Collections Crossover: Emigration and Immigration
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Collections Crossover: Emigration and Immigration

Our latest Collections Crossover explores the topic of migration from a historical perspective, albeit one with a mostly British bias. Between 1815 and 1914 approximately ten million people left Britain, with the majority going to the United States of America, Canada and Australia. With this in mind, we've concentrated on these three areas, and also people migrating to Britain, the numbers of whom were dwarfed by those emigrating in the same period.

Our images on this subject come from wide-ranging sources: our own archive of prints and photographs, Peter Higginbotham's collection focusing on workhouses, Onslow Auctions Ltd, the Everett Collection, Keystone Pictures through Zuma Press, and the ever-useful Illustrated London News archive, amongst others.

European migration to Australia began with the British convict settlement of Sydney Cove in January 1788. The First Fleet carried 775 petty criminals as well as hundreds of officials and crew. Conditions were appalling and few had skills needed to make a success of settling, but by the end of penal transportation in 1868, roughly 165,000 people had entered the continent as convicts. The Australian gold rush in 1851 led to a population explosion, including large numbers of British and Irish settlers, while assisted migrants in the 19th century were helped by subsidies from the colonial government who needed people to work the land. Post-WW2, there was another big push for Europeans to boost the population of Australia to combat what was seen as the danger of mass Asian immigration. The White Australia Policy, which had been introduced in 1901, was not completely dismantled until 1973.

Although the Industrial Revolution increased overall wealth in late 18th and early 19th century Britain, rapid population growth and high unemployment rates led to tensions that emigration could usefully relieve. The Great Migration from 1815 to 1850 saw at least 800,000 immigrants arrive on Canada's shores, mainly from Britain and Ireland.

Our image collection is strongest documenting the next wave from 1890 to the 1920s. Included in this are many images from the Peter Higginbotham Collection of child migrants sent to Canada by Dr Barnardo's Homes to be indentured farm labourers and domestics. So many were sent that over 10% of the Canadian population today are descendants of these children. Also of note is a letter sent by two Titanic passengers, Esther Hart and her daughter Eva, travelling second class to start a new life in Canada. Esther and Eva were rescued by RMS Carpathia but Eva's father Benjamin died in the disaster.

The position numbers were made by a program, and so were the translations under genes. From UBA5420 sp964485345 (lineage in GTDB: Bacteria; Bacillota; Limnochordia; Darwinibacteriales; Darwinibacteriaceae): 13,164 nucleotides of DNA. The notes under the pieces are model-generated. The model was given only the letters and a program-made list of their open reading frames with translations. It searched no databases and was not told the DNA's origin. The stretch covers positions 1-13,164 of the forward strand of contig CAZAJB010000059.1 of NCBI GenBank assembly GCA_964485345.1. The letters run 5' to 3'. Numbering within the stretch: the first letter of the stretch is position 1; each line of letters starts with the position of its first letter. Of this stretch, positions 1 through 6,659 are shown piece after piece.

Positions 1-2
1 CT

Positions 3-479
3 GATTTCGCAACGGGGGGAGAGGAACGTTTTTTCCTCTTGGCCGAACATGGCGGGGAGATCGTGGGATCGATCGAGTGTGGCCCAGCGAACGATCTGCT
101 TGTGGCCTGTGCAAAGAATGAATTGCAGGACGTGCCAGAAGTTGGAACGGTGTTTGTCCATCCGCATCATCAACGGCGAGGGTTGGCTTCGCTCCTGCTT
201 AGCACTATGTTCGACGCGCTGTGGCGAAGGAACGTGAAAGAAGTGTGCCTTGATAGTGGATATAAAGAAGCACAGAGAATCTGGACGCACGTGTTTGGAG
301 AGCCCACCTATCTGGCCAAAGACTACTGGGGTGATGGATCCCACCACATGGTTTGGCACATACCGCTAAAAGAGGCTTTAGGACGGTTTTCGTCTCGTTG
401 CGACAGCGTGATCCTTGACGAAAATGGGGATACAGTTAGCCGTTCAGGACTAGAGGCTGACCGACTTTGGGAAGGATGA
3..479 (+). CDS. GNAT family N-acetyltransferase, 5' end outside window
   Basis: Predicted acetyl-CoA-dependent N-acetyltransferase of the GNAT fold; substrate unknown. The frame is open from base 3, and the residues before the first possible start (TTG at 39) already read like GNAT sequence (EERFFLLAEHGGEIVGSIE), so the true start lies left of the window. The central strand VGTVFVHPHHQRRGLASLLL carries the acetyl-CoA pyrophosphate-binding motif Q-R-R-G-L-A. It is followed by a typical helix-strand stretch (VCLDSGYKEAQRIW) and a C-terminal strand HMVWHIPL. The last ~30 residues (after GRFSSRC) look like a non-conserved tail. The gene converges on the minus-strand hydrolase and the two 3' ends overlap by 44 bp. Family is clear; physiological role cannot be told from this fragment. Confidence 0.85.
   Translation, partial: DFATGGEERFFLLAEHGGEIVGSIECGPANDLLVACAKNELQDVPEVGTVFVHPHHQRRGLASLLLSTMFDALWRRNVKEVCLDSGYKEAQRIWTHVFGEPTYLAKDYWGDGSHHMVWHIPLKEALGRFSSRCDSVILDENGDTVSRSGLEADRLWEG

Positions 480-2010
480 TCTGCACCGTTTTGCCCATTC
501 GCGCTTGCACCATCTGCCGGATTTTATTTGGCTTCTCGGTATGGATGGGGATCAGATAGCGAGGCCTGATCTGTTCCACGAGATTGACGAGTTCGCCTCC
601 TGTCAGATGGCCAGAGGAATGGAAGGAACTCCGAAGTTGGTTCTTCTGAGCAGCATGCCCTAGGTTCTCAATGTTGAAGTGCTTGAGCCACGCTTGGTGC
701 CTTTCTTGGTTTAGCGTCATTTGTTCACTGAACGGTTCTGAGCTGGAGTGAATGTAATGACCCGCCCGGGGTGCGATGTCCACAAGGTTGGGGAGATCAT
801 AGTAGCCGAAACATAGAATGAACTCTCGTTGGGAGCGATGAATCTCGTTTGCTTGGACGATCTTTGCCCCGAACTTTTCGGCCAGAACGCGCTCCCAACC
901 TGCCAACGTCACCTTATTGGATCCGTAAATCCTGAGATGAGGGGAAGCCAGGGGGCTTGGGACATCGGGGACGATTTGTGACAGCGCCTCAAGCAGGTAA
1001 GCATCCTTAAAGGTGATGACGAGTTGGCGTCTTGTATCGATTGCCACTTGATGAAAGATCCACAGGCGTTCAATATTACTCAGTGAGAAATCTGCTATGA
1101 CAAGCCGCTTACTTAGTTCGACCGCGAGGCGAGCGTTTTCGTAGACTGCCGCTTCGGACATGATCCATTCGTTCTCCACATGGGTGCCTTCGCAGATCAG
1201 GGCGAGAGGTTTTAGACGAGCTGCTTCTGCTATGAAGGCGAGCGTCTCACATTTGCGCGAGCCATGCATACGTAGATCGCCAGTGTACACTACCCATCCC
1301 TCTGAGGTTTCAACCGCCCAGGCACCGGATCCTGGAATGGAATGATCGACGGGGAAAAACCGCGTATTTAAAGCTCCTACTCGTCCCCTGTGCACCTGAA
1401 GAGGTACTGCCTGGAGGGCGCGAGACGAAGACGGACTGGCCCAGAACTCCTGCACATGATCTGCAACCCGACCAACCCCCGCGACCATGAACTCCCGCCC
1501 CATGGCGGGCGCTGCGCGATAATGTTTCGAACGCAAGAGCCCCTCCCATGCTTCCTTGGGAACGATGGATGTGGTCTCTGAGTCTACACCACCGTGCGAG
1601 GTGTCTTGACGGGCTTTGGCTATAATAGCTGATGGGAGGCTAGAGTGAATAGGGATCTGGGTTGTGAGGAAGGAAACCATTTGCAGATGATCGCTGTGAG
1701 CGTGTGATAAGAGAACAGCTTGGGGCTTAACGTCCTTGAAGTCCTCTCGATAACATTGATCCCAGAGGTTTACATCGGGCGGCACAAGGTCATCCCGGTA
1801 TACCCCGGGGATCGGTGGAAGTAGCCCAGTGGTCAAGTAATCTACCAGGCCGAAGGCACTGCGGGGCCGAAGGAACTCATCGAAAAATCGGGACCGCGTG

No other country has as large an immigrant population as the USA, and throughout its history, people from all over the world (including through forced enslavement) have travelled and settled there, the vast numbers - more than 23 million from 1880 to 1930 alone - often threatening the native population.

Our images focus on the 19th and 20th centuries, when immigrants from every corner of Europe flocked to the US in search of a better life or freedom from persecution. The historical collection of German newspaper Süddeutsche Zeitung contributes some excellent pictures here of German migrants who settled predominantly in the American Midwest. They were processed first through Castle Garden in New York, and then from 1892 through Ellis Island, the busiest inspection and processing station in the US. The inevitable backlash against the large numbers arriving produced satirical anti-immigration cartoons in the 1890s which traded on fears about health and security.

Britain too is a nation of migrants, from the Saxons, Danes and Vikings to the Normans, Huguenots and travellers from all over the globe. Mass migration of people seeking work increased with the growth of factories during the 19th century, whilst international trade encouraged the arrival of people from Asia, Africa and the Mediterranean along shipping routes. Refugees came too, and our collection includes many images recording and commenting (often unfavourably) on the arrival of thousands of Jewish immigrants escaping from pogroms and persecution in Russia and Eastern Europe.

Another area of focus is migration from British Commonwealth countries to the UK, particularly after World War Two when people were encouraged to come to Britain to help rebuild the country in the post-war period. The 75th anniversary of the Empire Windrush docking at Tilbury in June 1948 was celebrated earlier this summer. The ship carried more than 800 passengers from the Caribbean coming to work in the transport system, factories and the newly-created NHS. Photographs by Roger Mayne and Maurice Ambler taken in the 1950s and '60s capture these communities and the adversity they faced integrating into their adopted country.

If you need archive stills, do contact us. We'd be happy to help with research or a quote. Get in touch by email at or by phone on 020 8318 0034.

Mary Evans Picture Library Ltd.  59 Tranquil Vale  Blackheath  London  SE3 0BS. United Kingdom.
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